a particular consumer) and that a consumer has the right to request the specific pieces of information collected about him or her.
Clarifying California's anti-discrimination provision. This amendment swaps the word "consumer" out for "business" and states: "Nothing in this subdivision prohibits a business from charging a consumer a different price or rate, or from providing a different level or quality of goods or services to the consumer, if that difference is reasonably related to the value provided to the business by the consumer's data" (emphasis added). Thus, the law now considers the value of the personal information to the business instead of to the consumer.
Clarifying that the right to opt in applies to consumers who are "at least 13 years of age and less than 16 years of age." The CCPA previously stated that the right to opt in applied to consumers "between 13 and 16 years of age" and parental consent was triggered for consumers "who are less than 13 years of age." Though a minor change, the amendment eliminates confusion regarding the age at which requisite parental consent is no longer required. In the original text, it was unclear whether the right to opt-in to the sale of personal information extended to 16year-olds.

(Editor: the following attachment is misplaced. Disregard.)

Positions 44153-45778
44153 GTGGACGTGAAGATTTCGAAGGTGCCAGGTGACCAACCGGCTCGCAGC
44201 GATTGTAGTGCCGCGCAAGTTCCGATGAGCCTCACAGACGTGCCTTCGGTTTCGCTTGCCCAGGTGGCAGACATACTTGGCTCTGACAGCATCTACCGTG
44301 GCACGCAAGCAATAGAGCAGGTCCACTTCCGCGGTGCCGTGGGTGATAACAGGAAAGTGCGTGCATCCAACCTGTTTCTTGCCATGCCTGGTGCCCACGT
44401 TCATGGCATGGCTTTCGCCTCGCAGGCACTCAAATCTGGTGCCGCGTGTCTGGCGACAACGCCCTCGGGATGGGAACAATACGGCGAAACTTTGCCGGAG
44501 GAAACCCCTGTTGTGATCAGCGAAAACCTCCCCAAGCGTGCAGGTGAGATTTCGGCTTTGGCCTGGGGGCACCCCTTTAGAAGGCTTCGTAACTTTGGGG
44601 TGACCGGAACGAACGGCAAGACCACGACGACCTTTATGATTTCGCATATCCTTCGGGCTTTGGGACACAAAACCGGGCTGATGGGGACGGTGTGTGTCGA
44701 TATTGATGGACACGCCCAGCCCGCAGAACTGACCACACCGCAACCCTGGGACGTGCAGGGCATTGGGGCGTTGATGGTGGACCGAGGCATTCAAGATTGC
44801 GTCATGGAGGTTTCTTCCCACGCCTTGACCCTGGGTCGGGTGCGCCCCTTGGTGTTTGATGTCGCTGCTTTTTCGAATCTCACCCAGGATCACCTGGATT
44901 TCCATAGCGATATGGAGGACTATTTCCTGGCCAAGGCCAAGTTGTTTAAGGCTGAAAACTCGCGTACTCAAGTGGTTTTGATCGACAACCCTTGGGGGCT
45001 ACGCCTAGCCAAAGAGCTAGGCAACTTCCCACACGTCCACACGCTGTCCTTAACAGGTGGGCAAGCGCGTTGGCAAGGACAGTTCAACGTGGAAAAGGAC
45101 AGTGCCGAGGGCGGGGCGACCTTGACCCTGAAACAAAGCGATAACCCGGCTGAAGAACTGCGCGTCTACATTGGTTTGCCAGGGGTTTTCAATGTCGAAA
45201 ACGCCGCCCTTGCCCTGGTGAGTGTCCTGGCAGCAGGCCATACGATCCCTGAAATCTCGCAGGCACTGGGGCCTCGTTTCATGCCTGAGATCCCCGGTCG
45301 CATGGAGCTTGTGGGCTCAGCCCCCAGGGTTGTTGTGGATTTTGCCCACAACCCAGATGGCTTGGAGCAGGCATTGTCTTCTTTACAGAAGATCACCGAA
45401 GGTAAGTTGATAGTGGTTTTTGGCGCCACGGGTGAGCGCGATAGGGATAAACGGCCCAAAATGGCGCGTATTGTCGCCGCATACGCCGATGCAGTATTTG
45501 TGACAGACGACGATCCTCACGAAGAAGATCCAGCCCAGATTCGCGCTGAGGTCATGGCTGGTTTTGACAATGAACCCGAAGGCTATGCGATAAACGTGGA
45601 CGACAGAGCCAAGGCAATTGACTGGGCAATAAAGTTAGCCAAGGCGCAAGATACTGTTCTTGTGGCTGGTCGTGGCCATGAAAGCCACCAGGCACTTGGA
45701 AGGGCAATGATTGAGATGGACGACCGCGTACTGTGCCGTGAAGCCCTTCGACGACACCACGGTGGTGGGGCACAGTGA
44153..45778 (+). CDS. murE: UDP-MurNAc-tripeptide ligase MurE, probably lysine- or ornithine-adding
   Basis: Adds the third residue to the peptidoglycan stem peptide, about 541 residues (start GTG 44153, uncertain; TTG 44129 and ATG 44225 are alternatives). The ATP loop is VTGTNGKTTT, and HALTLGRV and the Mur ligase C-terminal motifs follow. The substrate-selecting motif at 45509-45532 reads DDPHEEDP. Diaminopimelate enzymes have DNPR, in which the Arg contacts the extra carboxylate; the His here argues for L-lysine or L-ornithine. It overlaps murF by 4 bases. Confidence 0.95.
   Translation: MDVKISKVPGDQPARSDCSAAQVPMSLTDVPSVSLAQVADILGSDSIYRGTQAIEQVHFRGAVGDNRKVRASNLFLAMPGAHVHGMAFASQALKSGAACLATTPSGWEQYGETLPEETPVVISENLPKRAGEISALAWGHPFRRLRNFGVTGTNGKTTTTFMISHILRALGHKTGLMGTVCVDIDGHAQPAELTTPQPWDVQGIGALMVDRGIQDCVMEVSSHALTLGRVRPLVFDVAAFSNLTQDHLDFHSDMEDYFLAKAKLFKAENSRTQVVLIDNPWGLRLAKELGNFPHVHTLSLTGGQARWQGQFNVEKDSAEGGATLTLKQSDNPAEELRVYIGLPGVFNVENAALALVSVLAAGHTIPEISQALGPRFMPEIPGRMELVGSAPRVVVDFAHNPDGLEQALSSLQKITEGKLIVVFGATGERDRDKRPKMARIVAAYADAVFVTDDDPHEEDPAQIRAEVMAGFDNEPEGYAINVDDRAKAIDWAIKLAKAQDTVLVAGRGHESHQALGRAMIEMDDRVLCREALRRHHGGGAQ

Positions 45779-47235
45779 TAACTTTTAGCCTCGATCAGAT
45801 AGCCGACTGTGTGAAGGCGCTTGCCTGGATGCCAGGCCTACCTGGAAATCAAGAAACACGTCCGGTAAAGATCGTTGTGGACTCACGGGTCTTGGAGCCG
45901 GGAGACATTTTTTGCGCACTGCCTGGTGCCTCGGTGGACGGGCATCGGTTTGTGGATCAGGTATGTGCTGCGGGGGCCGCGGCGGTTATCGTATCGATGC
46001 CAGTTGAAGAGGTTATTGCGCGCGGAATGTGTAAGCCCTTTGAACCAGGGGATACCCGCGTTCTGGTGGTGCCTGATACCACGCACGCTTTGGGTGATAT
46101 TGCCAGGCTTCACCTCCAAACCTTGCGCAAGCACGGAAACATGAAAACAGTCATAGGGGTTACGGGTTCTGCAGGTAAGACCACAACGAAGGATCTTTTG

Clarifying disclosures in privacy policies. Previously, a business was only required to provide a description of the consumer's rights under Sections 1798.110, 1798.115, and 1798.125 (i.e., the right to request information the business collects about consumers in general, the right to request information about the category of third party to which personal information is sold and the right to non-discrimination, respectively) in their privacy policies. Now, a business must also provide a description of the consumer's rights under Sections 1798.100 and 1798.105 (i.e., the right to request information about